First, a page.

In general, the whole Sub v. Dub argument isn’t even worth commenting on for me. Each has strengths and weaknesses. And each fulfills its purpose. Without dubs, there would have been no boom, and while I personally pretty much always pick subs given the option, (sometimes even just for fun, like the Japanese dub of My Little Pony, where Twilight Sparkle is a condescending prick most of the time), there are a choice few series where I prefer to watch dubs, mostly from those series ten years ago or so.
The late 90s began this period of “no holds barred”. Anime was a rising industry and there were still rules to be hammered out by trial and error. So with its goofy accents, its sometimes hammy performances and sometimes oddly specific ones, YYH hits this wonderful era where the dub is a joy to listen to. It’s just so…innocent.
By now, the fan backlash against localization has sunk in, and what was a unique test of a VA’s skill has become common practice. There are more-or-less rules regarding the translating of names, honorifics, and the like that make that studio flare less noticeable. Even the talent is rarely studio exclusive these days. In all dubs have kind of become more…conventional. That early Millenium period where they were recognizable to our ears now, yet still with an alien feel, is really a magical place that I doubt we’ll replicate again. And this kind of dubbing is part of what endears YYH as a series to me. It’s not necessarily superior, just unique and almost a stamp of an artisan labeling their work, rather than a methodically produced assembly line like we get today. A manufactured sword might be stronger and more mathematically precise, but a hand crafted just has that soul imbued to it, and I feel the same way here.
So that’s why I’m using the dub terms here. It’s a tribute to this special aspect.
The Best of the Elements
All the praise in the world can’t spin YYH as anything other than a testosterone driven butt kicking fighter. But I hope I’ve illustrated some of the things they did that really put the series above and beyond the call for shows of its type.
Unlike…certain other shows…YYH put its best foot forward. It took the idea of the disgruntled teenager and embraced his flaws. At no point do we ever really get the feeling that Yusuke is “in the right” regarding his complete disregard for his school life. So typically, we either handwave those things away, or “excuse” them as a byproduct of the superpowered hero. We also don’t really get the sense that Yusuke is a special snowflake for us to emulate.
To my mind, Yusuke has always been a character about VALUE. That even those that society has cast aside, indeed even failed, are still intrinsically worthwhile. Yusuke isn’t portrayed as BETTER than his society because he values human life or whatever nonsense you might find in, say, Naruto. He is, rather, a symbol that even this person we’d regard as some kind of street punk has basic human decency about him.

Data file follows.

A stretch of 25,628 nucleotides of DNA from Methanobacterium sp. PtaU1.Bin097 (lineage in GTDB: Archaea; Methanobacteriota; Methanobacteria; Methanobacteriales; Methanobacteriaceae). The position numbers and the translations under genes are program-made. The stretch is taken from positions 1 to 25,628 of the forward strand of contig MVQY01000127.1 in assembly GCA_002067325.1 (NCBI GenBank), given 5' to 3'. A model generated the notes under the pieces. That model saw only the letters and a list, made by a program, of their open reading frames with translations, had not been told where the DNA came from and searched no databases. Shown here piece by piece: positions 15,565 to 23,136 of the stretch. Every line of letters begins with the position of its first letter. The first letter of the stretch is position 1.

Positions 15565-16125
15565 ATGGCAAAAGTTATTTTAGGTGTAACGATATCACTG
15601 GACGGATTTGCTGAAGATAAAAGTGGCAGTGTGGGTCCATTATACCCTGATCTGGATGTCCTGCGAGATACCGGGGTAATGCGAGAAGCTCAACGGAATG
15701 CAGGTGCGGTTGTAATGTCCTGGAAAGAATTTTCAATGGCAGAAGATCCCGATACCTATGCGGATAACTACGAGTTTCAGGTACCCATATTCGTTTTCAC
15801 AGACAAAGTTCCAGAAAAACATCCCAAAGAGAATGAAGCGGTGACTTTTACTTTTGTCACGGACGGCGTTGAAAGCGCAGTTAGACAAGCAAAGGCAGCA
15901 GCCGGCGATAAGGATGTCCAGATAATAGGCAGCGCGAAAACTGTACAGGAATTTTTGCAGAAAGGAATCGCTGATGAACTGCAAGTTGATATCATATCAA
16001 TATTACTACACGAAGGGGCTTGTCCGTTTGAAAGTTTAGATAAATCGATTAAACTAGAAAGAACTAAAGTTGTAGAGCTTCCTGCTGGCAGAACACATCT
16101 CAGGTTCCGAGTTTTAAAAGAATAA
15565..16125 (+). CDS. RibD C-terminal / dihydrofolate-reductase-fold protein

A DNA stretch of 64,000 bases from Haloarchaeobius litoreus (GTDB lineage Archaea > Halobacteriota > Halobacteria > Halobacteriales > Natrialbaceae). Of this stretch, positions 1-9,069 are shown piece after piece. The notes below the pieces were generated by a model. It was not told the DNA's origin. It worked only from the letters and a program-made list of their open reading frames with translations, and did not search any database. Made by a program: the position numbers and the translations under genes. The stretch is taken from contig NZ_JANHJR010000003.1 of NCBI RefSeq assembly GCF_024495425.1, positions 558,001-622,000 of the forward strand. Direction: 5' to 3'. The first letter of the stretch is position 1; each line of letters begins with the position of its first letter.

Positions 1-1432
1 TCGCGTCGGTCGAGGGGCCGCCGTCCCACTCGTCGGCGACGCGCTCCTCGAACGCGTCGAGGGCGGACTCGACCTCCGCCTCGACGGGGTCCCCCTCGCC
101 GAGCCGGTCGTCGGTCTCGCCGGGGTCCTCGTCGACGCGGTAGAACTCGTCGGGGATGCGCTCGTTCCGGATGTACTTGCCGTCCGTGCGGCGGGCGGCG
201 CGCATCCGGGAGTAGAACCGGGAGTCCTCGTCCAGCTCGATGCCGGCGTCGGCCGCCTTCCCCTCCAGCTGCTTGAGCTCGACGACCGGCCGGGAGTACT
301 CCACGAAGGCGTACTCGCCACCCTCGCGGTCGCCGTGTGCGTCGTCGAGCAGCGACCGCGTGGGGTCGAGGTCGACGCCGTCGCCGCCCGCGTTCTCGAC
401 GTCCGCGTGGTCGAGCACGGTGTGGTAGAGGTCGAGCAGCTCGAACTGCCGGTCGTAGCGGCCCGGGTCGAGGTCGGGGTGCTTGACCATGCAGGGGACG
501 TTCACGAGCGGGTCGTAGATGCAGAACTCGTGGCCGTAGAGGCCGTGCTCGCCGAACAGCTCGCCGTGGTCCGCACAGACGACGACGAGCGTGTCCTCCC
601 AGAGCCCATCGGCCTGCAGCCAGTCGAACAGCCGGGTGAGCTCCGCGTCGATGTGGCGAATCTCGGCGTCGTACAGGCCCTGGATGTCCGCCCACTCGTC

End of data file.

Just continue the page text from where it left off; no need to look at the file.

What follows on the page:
His unique characteristics certainly make him a hero. But not because he -deserves- to be, if that makes sense.
Let’s run with the Naruto thing. Naruto’s world is jaded and he spends the series trying to thrive in it in his own way because “his ninja way” will be proven superior and save the earth, yadda yadda. The elders around him might have shared that optimism once, but they have grown accustomed to treachery and death (Let’s leave aside the one character who acts like a REAL fucking ninja is generally disliked by the fans of the series). Naruto is the hero because he embodies “the right way”. His optimism and determination and forgiving heart are what make him the person we follow instead of Kakashi or Sasuke.
Now don’t misunderstand, those are heroic qualities. But Yusuke is different in that he never adapts to the world he is protecting. It’s more “He’s not the hero we deserve, but he’s the one we’re stuck with”. That’s just the best way I can explain this point, I’m afraid.
In this and all the other ways, YuYu Hakusho tried to do more than just be the sum of fighter tropes. It bent and spun the established rules to become something truly unique.
Even Batman Approves
This is the only “classic” series appearing in the Top 10, but it deserves its spot well. It is a rare show that holds its own even today, so many of those old favorites, to new viewers, simply have to be explained away with “You had to be there”. But YuYu Hakusho still holds its own. Dated effects and stillframes, sure. With cheesy acting and sometimes laughable censorship. But a timeless piece nonetheless.
This is the last of the “balancing” slots. Until today, I’ve been using weights for things such as age of a series, genre of a series, other little things to help the bottom six jockey for position. It was a way to keep my favorites on the lists, yet still add some weight to artistic worthiness (the primary reason Death Note was featured where it was/at all).
Today that’s over. The Top 4 will be raw, ladybits emotion and nothing else driving my love for them.
I’ve been talking about it for years. And now it’s time to put up or shut up. Now we tackle the world of magical girls and lesbians. No, not those ones. Those ones are later.